Scinax ruber 

Scope: Global
Language: English

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Taxonomy [top]

Kingdom Phylum Class Order Family
Animalia Chordata Amphibia Anura Hylidae

Scientific Name: Scinax ruber (Laurenti, 1768)
Common Name(s):
English Red Snouted Treefrog
Spanish Ranita Listada
Auletris rubra (Laurenti, 1768)
Calamita ruber (Laurenti, 1768)
Dendrohyas rubra (Laurenti, 1768)
Hyla coerulea Spix, 1824
Hyla conirostris Peters, 1863
Hyla lateristriga Spix, 1824
Hyla lineomaculata Werner, 1899
Hyla robersimoni Donoso-Barros, 1965
Hyla rubra Laurenti, 1768
Hyla rubra ssp. hübneri Melin, 1941
Ololygon alleni (Cope, 1870)
Ololygon rubra (Laurenti, 1768)
Scinax alleni (Cope, 1870)
Scinax rubra (Laurenti, 1768)
Scytopis alleni Cope, 1870
Scytopsis cryptanthus Cope, 1874
Scytopsis ruber (Laurenti, 1768)
Taxonomic Source(s): Frost, D.R. 2015. Amphibian Species of the World: an Online Reference. Version 6.0. New York, USA. Available at:
Taxonomic Notes: This form is probably a complex of more than one species. Lynch (2006) suggests that it is probable that Scinax ruber is being confused with Scinax x-signatus in the Villavicencio region of Colombia.

Assessment Information [top]

Red List Category & Criteria: Least Concern ver 3.1
Year Published: 2010
Date Assessed: 2008-12-03
Assessor(s): Frank Solís, Roberto Ibáñez, César Jaramillo, Querube Fuenmayor, Claudia Azevedo-Ramos, Enrique La Marca, Luis A. Coloma, Santiago Ron, Jerry Hardy, Blair Hedges, Beatrice Ibéné, Michel Breuil, Robert Powell
Reviewer(s): Global Amphibian Assessment Coordinating Team (Simon Stuart, Janice Chanson, Neil Cox and Bruce Young)
Listed as Least Concern in view of its wide distribution, tolerance of a broad range of habitats, presumed large population, and because it is unlikely to be declining to qualify for listing in a more threatened category.
Previously published Red List assessments:

Geographic Range [top]

Range Description:This species is present in Mesoamerica, in the Cerro Campana and Rio Trinidad, central Panama and eastern lowlands of Darien Province (Panama). In South America the species is widespread throughout the Amazon basin (also occurring in the Guianan Shield and on Trinidad and Tobago) and might be found from sea level to around 2,600m asl. It has been introduced to northern Puerto Rico, Martinique and Saint Lucia.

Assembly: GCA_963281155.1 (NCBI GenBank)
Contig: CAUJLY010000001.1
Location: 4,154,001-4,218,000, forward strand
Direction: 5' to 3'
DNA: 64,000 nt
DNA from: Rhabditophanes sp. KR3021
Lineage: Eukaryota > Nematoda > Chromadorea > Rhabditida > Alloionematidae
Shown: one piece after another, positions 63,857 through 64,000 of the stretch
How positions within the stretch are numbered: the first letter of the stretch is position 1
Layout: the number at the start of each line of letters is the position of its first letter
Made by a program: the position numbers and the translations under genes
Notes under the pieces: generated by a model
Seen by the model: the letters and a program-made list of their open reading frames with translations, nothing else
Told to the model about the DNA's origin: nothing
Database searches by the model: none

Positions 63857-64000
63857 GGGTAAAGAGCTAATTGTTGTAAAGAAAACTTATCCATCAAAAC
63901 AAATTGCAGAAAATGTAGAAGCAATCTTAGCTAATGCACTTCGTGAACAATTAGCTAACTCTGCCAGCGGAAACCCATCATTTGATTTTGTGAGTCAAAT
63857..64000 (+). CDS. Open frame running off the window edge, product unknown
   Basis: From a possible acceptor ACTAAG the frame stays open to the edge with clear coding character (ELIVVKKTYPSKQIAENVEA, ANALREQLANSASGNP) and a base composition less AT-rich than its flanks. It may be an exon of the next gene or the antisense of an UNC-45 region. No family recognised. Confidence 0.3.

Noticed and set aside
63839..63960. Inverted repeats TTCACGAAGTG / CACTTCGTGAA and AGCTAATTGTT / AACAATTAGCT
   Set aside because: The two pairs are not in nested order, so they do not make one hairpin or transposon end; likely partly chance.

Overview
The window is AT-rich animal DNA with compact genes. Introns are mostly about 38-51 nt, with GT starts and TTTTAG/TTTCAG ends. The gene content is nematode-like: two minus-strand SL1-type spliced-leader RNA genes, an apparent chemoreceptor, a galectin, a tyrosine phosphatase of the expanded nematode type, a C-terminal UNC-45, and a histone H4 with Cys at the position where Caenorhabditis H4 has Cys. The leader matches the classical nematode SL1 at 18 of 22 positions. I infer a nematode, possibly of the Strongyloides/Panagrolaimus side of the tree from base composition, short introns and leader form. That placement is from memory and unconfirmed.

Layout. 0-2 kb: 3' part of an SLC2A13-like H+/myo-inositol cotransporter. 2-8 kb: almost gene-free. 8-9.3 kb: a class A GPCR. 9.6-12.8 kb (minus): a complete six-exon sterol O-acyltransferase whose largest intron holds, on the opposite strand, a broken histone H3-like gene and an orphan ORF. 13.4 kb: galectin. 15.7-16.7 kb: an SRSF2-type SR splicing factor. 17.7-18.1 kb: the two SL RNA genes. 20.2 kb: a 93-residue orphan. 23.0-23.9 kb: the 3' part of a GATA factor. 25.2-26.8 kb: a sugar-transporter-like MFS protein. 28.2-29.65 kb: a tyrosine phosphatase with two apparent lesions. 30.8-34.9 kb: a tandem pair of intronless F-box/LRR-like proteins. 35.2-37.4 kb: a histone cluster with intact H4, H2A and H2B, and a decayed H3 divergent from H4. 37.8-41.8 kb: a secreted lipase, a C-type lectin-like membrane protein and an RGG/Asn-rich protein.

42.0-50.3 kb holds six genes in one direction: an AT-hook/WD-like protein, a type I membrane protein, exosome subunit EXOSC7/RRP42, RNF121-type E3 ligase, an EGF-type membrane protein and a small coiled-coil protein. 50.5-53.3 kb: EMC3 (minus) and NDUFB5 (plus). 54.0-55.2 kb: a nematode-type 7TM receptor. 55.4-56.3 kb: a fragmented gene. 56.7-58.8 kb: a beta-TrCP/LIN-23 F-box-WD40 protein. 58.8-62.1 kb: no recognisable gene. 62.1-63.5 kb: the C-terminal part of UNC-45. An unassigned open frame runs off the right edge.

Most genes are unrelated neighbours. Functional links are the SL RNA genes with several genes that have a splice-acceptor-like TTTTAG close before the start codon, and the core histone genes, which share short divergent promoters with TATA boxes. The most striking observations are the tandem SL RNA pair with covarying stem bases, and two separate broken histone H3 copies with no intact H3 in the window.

Countries occurrence:
Bolivia, Plurinational States of; Brazil; Colombia; Ecuador; French Guiana; Guyana; Panama; Peru; Suriname; Trinidad and Tobago; Venezuela, Bolivarian Republic of
Martinique; Puerto Rico; Saint Lucia
Additional data:
Upper elevation limit (metres):2600
Range Map:Click here to open the map viewer and explore range.

Population [top]

Population:This is a common species that is abundant in temporary waterbodies during the rainy season.
Current Population Trend:Stable
Additional data:
Population severely fragmented:No

Habitat and Ecology [top]

Habitat and Ecology:This large, arboreal, nocturnal frog inhabits a vast array of habitats, from open environments to moist forests. In the Gran Sabana region of southeastern Venezuela, males have been found calling from the ground and low vegetation around temporary ponds in the forest, and amplectant pairs were on low vegetation. Scinax ruber is a "pest" species primarily inhabiting cleared areas in the rainforest. This species generally breeds in small temporary pools. In cultivated areas, the species breeds in roadside ditches and shallow, temporary ponds. Animals have been recorded in modified environments such as gardens and parks (Duellman and Wiens, 1993).
Systems:Terrestrial; Freshwater

Threats [top]

Major Threat(s): There are no major threats to this very adaptable species.

Conservation Actions [top]

Conservation Actions: It is present in many protected areas throughout its range and is very tolerant of human settlement.

Citation: Frank Solís, Roberto Ibáñez, César Jaramillo, Querube Fuenmayor, Claudia Azevedo-Ramos, Enrique La Marca, Luis A. Coloma, Santiago Ron, Jerry Hardy, Blair Hedges, Beatrice Ibéné, Michel Breuil, Robert Powell. 2010. Scinax ruber. The IUCN Red List of Threatened Species 2010: e.T55994A11395509. . Downloaded on 28 May 2018.
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